The western highlands of Scotland stretch from the banks of Loch Lomond to the Isle of Mull, taking in some of the most beautiful scenery our country has to offer. We hopped on a Graylines highlands of Scotland tour for an exhilarating roller-coaster ride through the lands of Clan Campbell, visiting the iconic Doune and Kilchurn Castles and the lochside town of Inveraray and finding gorgeous highland coos around every corner…
Coos, Castles and Clans – heading out on a Scotland Tour
Now I’d never been on a coach trip before and didn’t really know what to expect; but we were picked up right on time and were soon on the road north, with our driver happily chatting away about the scenery as we were passing. Our first stop on the tour was to be Doune Castle by Stirling, which if you are either a) a Monty Python or b) a Game of Thrones or c) an Outlander fan, you will quickly recognise. Today it is a spectacular ruin and is managed by Historic Scotland.
However, whilst Doune is rather special, our next stop at Kilchurn Castle on the banks of Loch Awe must be one of Scotland’s most picturesque…
Kilchurn Castle, Loch Awe
Built in 1420 as the main seat of one of Scotland’s most controversial clans, the Campbell’s of Glenorchy, the castle has a turbulent history. From a long running feud which ended with the chief of Clan Campbell, Grey Colin, cutting off the head of the chief of clan McGregor in front of his wife… to the castle’s use as a barracks for 200 soldiers, as part of the clan’s support of the British government against the Jacobite uprisings.
It is not really surprising that Clan Campbell gained a reputation as the bad guys of the Scottish highlands! The castle has now been restored to allow public access and is also managed by Historic Scotland. However, the main seat of Clan Campbell’s is now just down the Loch in Inveraray. The castle was built in 1750 – so it looks a lot more modern and is actually still lived in! Downton Abbey fans might recognise the castle from the Christmas episode.
Inveraray Castle, Inveraray
We had a wander around Inveraray which is the county town of Argyll, and had freshly cooked fish & chips on the banks Loch Fyne, which is Scotland’s longest sea loch and famous for its oysters and seafood. In the bay of Inveraray lie two ships, The Arctic Penguin, a 3-masted schooner and The Vital Spark, the last working Clyde Puffer. The boat’s real name is actually Auld Reekie, the name Vital Spark was given to her for the Para Handy TV series, Scotland’s first ever sitcom.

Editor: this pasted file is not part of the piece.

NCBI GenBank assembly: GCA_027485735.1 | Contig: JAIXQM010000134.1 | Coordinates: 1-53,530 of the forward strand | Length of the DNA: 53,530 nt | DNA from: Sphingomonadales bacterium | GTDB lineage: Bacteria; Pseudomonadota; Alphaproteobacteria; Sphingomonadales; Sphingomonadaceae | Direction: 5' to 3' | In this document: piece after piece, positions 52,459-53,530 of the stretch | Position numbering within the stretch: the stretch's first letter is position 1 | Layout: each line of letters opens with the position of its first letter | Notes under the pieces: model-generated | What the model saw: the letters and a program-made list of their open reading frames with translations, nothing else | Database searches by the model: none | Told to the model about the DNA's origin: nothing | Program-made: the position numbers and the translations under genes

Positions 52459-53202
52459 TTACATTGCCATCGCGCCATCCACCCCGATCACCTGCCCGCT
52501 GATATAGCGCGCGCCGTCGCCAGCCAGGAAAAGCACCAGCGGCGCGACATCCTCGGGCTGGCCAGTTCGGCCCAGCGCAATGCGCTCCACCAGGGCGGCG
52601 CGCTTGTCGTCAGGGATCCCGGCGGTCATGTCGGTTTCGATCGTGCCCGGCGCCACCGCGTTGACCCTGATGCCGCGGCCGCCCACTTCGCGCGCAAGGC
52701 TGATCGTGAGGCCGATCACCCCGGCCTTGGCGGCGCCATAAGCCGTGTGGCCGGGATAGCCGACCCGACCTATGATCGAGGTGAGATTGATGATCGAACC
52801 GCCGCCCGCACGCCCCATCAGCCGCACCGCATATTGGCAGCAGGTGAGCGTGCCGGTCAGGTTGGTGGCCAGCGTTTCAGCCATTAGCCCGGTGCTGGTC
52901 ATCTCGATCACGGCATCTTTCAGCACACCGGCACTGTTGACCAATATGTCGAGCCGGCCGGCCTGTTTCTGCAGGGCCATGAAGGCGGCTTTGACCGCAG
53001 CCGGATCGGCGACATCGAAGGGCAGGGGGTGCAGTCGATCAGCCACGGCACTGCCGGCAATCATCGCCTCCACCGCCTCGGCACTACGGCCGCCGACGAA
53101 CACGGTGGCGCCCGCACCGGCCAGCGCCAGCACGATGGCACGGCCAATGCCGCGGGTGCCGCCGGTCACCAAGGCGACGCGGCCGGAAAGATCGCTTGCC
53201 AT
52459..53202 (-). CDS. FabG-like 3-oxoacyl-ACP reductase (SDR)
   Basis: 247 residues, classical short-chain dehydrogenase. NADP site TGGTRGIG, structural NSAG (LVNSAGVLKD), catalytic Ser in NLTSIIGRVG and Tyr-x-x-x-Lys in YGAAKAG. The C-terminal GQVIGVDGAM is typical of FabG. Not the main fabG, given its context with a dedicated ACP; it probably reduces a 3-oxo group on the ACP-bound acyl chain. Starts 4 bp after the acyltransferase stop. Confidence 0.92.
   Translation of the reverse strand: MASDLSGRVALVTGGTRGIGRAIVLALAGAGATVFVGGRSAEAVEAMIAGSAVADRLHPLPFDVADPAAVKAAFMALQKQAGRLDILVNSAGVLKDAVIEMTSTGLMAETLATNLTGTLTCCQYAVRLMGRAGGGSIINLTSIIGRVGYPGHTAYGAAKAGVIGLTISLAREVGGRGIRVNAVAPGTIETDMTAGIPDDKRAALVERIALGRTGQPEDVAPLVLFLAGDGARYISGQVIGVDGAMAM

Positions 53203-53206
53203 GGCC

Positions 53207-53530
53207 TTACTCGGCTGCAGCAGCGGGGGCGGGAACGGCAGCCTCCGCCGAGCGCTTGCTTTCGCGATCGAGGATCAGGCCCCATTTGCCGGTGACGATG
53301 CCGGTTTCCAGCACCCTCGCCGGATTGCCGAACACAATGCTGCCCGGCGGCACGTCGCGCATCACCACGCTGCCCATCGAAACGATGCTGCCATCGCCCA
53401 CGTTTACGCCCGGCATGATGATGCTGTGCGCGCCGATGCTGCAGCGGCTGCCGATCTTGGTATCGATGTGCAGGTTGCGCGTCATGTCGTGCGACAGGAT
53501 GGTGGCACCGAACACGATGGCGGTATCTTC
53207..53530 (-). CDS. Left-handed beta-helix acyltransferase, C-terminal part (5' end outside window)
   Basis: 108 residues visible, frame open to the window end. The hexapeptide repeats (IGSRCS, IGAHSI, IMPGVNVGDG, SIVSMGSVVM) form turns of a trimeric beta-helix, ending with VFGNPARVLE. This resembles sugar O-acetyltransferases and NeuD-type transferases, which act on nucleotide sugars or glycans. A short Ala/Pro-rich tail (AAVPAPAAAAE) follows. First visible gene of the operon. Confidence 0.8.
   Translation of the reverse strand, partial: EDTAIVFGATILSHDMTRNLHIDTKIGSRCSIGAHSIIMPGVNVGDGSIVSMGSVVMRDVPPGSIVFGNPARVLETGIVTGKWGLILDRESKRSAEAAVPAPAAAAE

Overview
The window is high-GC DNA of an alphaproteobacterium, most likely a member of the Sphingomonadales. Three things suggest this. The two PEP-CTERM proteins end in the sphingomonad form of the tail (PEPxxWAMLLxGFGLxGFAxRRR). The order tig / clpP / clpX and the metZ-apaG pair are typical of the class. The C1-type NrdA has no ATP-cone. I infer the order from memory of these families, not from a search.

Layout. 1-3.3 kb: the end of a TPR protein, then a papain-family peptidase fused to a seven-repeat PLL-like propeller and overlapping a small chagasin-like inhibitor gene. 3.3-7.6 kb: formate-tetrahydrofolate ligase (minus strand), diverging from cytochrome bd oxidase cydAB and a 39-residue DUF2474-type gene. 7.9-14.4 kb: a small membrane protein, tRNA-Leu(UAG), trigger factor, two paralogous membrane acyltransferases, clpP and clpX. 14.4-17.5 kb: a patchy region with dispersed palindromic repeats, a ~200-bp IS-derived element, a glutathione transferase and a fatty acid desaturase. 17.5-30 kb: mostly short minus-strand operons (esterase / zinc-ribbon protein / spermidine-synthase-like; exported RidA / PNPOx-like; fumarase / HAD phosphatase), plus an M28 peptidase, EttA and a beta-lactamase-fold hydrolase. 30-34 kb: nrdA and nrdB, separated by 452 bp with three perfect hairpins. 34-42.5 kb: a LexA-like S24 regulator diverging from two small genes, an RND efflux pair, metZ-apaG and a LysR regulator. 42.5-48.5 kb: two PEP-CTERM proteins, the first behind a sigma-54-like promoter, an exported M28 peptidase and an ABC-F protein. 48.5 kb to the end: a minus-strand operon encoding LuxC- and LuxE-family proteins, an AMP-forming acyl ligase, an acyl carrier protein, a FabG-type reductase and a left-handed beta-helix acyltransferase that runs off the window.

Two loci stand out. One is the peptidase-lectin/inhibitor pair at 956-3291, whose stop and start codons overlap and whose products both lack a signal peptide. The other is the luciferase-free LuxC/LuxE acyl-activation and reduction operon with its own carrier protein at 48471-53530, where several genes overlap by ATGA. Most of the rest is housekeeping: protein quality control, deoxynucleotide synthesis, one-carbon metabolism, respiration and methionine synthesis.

However, I mentioned Coos didn’t I?
Traffic jams in the highlands are a little more unusual that those in the city… and much cuter!
Journeying home from the highland’s is pretty spectacular. The ‘rest and be thankful’ is probably the western highland’s most famous viewpoint; it was named by the soldiers building the military road which runs straight up Glen Croe.
For scale you can see the tiny cars to the left slowly crawling up the hillside on the new A83 road. Whilst the military road at Glen Croe wasn’t built by the famous General Wade (he’d retired) his military roads and bridges are ubiquitous – paving the way for British soldiers to enter the highlands to bring down the Jacobites.
(Btw if you are on the Jacobite side, take a look at my Outlander posts!)
Our final stop was the pretty village of Luss where we headed out onto Loch Lomond itself… completing our tour of Clan Campbell country and Argyll.
Love from Scotland x
We did the Western Highlands of Scotland tour which was great. We had a central pick up & drop up, a very jolly and knowledgeable driver who regaled us with stories all day, an air-conditioned coach (with a loo!) and plenty of time at the places we visited, as well as stops for coffee and the option to change our itinerary based on what we all wanted to do. We decided on the boat trip rather than longer in Inveraray, for example. It was a really great way for us as locals to see a large part of Scotland in one day. Thanks to Grayline Tours who hosted B and I for the day.